KSRP Ablation Enhances Brown Fat Gene Program in White Adipose Tissue Through Reduced miR-150 Expression
- Chu-Fang Chou1,
- Yi-Yu Lin1,
- Hsu-Kun Wang1,
- Xiaolin Zhu2,
- Matteo Giovarelli3,
- Paola Briata3,
- Roberto Gherzi3,
- W. Timothy Garvey2⇑ and
- Ching-Yi Chen1⇑
- 1Department of Biochemistry and Molecular Genetics, University of Alabama at Birmingham, Birmingham, AL
- 2Department of Nutrition Sciences, University of Alabama at Birmingham, Birmingham, AL
- 3Gene Expression Regulation Laboratory, Istituto Nazionale per la Ricerca sul Cancro, Genova, Italy
- Corresponding authors: W. Timothy Garvey, , and Ching-Yi Chen, .
Brown adipose tissue oxidizes chemical energy for heat generation and energy expenditure. Promoting brown-like transformation in white adipose tissue (WAT) is a promising strategy for combating obesity. Here, we find that targeted deletion of KH-type splicing regulatory protein (KSRP), an RNA-binding protein that regulates gene expression at multiple levels, causes a reduction in body adiposity. The expression of brown fat–selective genes is increased in subcutaneous/inguinal WAT (iWAT) of Ksrp−/− mice because of the elevated expression of PR domain containing 16 and peroxisome proliferator–activated receptor gamma coactivator 1α, which are key regulators promoting the brown fat gene program. The expression of microRNA (miR)-150 in iWAT is decreased due to impaired primary miR-150 processing in the absence of KSRP. We show that miR-150 directly targets and represses Prdm16 and Ppargc1a, and that forced expression of miR-150 attenuates the elevated expression of brown fat genes caused by KSRP deletion. This study reveals the in vivo function of KSRP in controlling brown-like transformation of iWAT through post-transcriptional regulation of miR-150 expression.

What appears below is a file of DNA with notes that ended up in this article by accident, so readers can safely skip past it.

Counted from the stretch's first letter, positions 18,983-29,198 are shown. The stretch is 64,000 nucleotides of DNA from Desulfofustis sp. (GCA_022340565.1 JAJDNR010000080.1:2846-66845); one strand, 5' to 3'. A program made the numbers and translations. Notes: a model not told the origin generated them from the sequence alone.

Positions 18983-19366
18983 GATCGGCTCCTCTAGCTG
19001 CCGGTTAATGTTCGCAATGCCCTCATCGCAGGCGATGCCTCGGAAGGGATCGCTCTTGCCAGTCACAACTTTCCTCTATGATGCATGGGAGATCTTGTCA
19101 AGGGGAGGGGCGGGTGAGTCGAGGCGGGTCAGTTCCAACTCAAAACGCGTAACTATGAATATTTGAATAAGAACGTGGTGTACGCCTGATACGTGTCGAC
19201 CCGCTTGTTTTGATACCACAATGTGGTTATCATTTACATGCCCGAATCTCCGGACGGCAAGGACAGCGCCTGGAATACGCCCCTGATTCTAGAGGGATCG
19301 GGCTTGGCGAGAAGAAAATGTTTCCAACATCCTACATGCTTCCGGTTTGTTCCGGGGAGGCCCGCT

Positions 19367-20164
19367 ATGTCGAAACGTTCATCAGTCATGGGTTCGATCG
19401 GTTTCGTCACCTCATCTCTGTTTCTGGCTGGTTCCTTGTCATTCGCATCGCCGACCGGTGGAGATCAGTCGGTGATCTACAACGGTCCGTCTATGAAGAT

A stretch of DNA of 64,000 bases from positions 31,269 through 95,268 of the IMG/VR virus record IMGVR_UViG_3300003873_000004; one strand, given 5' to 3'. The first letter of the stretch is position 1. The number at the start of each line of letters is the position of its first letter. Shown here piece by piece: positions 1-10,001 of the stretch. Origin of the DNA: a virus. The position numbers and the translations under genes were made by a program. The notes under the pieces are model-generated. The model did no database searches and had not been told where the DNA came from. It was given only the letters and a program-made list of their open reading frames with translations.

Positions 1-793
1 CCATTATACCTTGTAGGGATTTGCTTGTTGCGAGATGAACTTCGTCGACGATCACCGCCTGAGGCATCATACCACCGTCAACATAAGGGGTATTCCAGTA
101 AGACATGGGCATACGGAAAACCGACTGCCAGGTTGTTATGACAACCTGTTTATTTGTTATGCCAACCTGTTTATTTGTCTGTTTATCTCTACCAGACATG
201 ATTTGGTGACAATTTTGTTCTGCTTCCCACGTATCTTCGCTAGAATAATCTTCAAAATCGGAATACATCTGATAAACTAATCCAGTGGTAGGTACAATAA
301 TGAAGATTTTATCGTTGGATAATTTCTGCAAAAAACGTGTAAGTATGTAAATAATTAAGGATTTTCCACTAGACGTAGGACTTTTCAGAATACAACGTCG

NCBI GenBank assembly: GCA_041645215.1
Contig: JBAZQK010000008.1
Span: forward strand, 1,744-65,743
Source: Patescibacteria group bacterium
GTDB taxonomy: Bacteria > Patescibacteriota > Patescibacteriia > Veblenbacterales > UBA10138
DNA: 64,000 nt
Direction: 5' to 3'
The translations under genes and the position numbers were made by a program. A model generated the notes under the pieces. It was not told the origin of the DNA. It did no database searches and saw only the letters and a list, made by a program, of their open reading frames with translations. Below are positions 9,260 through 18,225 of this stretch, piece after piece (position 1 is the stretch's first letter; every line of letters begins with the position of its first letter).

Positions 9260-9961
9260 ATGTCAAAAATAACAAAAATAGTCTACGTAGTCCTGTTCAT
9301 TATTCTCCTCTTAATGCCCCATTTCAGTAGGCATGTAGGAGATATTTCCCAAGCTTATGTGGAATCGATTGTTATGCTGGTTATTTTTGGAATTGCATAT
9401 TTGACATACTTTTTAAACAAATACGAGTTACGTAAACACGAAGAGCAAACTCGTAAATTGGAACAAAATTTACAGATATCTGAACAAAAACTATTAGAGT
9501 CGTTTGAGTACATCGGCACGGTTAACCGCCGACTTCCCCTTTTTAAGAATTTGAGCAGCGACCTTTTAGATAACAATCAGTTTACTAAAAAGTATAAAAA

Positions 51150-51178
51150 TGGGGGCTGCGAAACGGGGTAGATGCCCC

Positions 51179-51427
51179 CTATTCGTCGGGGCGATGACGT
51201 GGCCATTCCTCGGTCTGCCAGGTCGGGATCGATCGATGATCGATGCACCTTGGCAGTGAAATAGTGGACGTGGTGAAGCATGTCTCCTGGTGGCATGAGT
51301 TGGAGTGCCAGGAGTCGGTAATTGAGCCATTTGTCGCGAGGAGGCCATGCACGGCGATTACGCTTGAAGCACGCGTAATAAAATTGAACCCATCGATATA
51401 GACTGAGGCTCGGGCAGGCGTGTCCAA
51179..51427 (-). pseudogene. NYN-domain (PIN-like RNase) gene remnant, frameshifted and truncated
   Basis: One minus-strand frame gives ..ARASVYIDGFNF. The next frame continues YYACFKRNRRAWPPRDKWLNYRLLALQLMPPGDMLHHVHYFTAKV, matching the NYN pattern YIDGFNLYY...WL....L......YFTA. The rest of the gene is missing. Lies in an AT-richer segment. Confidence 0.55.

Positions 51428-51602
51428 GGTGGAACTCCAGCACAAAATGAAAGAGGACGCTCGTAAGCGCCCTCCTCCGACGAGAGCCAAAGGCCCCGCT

This article contains Supplementary Data online at http://diabetes.diabetesjournals.org/lookup/suppl/doi:10.2337/db13-1901/-/DC1.
- Received December 17, 2013.
- Accepted April 4, 2014.
- © 2014 by the American Diabetes Association. Readers may use this article as long as the work is properly cited, the use is educational and not for profit, and the work is not altered.